There is something very unique and exotic about the flavour of cinnamon that can lift the most mundane of ingredients to new heights. As a family we eat a fair amount of cinnamon, we have it sprinkled on our breakfast oats everyday and our boys have it on their apple compote every night. We use it in Indian dhals, Mexican moles and Moroccan tagines. All over the world cinnamon is one of the most popular spices and an essential ingredient in so many dishes. Cinnamon has been around for thousands of years, there are traces dating back from the Egyptians who used it in embalming. It was the Arabs who introduced it to the West and dominated the trade for Centuries.
There are four different types of cinnamon but it is loosely split into two distinct categories. There is Ceylon cinnamon, sometimes called ‘true’ cinnamon and there is cassia cinnamon. Ceylon cinnamon, as the name suggests originates from Sri Lanka, where 85% of ‘true’ cinnamon is still grown. Ceylon cinnamon comes in thin papery quills that will break easily; it has a much softer and floral flavour and is often referred to as sweet. Almost all other cinnamon is known as cassia and originates from Southeast Asia and is primarily grown in Indonesia, Vietnam, and China. Cassia comes in thick and very hard large quills; it is very strong in flavour and has a bitterness and real spice to it. The word cassia originates from the Hebrew word qtsiah, which comes from the verb meaning “to strip off bark,” which nicely describes how cinnamon is harvested.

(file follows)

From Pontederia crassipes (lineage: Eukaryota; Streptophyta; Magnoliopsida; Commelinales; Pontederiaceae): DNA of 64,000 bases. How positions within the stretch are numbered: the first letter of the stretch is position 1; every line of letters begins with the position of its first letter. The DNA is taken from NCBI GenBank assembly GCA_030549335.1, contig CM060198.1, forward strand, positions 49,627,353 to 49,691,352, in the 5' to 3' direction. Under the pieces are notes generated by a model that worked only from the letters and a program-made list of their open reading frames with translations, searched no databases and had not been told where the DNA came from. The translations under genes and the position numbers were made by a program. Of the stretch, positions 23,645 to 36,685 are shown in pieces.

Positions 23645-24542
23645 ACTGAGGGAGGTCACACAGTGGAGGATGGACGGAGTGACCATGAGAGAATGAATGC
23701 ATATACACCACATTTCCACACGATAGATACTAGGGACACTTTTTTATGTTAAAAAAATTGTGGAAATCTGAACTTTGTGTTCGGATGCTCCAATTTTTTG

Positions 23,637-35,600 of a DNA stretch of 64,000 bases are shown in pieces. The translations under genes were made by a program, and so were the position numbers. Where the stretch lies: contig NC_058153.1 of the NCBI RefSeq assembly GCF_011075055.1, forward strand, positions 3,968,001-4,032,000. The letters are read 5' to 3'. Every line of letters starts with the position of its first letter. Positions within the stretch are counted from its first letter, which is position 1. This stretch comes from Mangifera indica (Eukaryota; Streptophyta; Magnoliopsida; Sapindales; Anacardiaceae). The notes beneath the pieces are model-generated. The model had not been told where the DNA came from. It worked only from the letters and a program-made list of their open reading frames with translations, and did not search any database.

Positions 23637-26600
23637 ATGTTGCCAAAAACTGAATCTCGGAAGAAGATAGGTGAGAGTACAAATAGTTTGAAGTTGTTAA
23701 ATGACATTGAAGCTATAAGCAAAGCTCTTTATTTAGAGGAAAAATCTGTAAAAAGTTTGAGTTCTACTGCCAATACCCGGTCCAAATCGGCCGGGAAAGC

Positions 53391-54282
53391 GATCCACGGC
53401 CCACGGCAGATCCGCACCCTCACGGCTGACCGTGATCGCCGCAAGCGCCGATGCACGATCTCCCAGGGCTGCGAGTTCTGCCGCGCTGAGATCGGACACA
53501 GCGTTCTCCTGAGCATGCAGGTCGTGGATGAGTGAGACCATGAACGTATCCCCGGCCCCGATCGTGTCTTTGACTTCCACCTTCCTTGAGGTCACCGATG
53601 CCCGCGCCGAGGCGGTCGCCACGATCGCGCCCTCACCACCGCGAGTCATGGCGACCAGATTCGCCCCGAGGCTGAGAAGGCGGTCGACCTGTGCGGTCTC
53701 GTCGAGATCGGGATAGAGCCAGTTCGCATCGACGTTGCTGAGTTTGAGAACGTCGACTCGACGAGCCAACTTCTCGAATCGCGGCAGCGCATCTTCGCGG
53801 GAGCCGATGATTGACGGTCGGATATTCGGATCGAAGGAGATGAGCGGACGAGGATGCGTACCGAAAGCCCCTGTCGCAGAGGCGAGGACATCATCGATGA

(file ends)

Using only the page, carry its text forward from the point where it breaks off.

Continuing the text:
Harvesting and processing cinnamon is still done by hand, on small-scale plantations and with very little mechanization. It is a long process, which consists of allowing the cinnamon trees to grow for 2 to 3 years before cutting them back a few inches from the ground. From here multiple stems shoot up which are allowed to grow for a further one to two years before the cinnamon can be harvested. The outer bark is scrapped off and then the branch is beaten evenly with a hammer to loosen the inner bark. It is this inner bark that carries all the oils in the tree and where the flavour off cinnamon is held. The inner bark is separated in long rolls whilst still wet and then dried. All cinnamon is then fumigated to remove fungal diseases and pests. Traditionally and still now this is done with sulphur dioxide. Sulphur dioxide is one of the oldest fumigant and even though it’s a harmful substance it does disappear over time. How long will depend on the environment the cinnamon it’s been stored in. Grapes are the main crop that gets fumigated with sulphur dioxide and the EU and WHO have very strict rules and regulations on the amount of sulphur dioxide that can remain in a food product. Sri Lanka recently got into trouble with the EU because of its cinnamon having too high levels of sulphur dioxide content. There are alternatives to sulphur, primarily a steam process, but it is a lot more costly and so most cinnamon producers cannot afford the additional expense in the already competitive market. We did try to find out if organic cinnamon uses sulphur dioxide for fumigation or not but we were unable to find evidence one way or the other.